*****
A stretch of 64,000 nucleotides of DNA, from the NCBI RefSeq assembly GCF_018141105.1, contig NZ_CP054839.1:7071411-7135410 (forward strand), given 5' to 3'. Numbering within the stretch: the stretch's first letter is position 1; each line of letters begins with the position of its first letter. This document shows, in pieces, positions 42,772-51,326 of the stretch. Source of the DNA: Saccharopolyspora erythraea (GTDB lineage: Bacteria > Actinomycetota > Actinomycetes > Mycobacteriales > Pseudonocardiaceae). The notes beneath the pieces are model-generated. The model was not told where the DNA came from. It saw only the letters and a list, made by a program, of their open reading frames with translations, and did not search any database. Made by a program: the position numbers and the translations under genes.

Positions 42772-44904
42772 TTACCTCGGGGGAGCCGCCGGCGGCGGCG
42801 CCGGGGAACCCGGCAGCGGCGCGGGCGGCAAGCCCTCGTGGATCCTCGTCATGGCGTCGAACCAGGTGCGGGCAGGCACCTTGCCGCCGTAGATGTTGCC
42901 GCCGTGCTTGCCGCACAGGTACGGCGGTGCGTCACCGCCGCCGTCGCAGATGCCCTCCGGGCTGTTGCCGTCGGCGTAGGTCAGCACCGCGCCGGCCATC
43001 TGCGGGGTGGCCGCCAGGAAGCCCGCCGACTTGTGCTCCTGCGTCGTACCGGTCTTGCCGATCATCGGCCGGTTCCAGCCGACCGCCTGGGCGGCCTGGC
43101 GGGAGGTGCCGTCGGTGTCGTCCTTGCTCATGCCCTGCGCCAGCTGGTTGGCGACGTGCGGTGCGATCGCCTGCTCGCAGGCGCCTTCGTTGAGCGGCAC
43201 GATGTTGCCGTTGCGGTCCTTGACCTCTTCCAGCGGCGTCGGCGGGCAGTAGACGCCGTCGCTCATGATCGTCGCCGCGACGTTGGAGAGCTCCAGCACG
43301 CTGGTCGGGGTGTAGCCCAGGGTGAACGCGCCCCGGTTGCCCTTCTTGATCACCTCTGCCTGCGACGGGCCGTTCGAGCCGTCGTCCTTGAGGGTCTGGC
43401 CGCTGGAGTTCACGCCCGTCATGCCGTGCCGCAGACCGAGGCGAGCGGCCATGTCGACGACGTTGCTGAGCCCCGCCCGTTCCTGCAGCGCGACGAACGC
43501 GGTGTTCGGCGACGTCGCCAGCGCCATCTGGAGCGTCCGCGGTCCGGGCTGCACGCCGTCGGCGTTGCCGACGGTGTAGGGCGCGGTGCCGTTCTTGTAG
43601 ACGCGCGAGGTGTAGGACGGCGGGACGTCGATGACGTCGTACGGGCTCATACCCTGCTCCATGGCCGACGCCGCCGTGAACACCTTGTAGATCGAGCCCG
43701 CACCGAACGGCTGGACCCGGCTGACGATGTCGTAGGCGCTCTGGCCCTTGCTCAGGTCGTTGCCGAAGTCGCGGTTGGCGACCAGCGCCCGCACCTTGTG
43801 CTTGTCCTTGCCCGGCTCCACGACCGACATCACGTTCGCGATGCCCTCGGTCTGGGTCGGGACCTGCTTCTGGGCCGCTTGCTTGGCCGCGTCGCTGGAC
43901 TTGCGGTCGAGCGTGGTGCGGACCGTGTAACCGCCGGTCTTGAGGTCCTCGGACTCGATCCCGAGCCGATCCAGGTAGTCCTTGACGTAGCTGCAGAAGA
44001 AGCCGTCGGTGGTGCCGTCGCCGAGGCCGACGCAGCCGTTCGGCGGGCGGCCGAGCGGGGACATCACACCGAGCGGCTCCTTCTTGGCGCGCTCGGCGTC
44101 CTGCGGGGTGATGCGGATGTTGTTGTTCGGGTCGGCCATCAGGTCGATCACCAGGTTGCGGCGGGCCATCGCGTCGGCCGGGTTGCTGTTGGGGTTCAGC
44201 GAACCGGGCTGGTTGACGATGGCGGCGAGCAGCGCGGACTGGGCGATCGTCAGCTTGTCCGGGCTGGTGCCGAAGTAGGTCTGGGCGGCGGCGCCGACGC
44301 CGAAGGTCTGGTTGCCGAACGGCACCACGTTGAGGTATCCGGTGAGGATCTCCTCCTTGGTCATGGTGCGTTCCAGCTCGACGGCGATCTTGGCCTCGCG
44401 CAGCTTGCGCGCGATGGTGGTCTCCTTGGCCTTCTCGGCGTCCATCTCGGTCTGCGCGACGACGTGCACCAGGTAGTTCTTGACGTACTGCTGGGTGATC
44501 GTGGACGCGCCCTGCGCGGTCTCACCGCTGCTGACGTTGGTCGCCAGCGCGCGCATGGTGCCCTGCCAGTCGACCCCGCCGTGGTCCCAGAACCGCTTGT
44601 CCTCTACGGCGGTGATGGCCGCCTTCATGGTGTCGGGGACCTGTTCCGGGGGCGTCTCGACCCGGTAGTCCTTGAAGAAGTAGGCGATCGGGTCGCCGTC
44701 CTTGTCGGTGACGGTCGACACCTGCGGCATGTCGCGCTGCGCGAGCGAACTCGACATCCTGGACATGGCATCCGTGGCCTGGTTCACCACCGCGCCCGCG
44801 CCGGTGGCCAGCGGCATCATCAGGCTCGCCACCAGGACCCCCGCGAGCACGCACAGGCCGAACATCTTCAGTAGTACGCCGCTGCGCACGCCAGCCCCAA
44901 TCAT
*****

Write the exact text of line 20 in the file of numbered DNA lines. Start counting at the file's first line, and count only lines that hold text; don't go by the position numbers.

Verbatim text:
44401 CAGCTTGCGCGCGATGGTGGTCTCCTTGGCCTTCTCGGCGTCCATCTCGGTCTGCGCGACGACGTGCACCAGGTAGTTCTTGACGTACTGCTGGGTGATC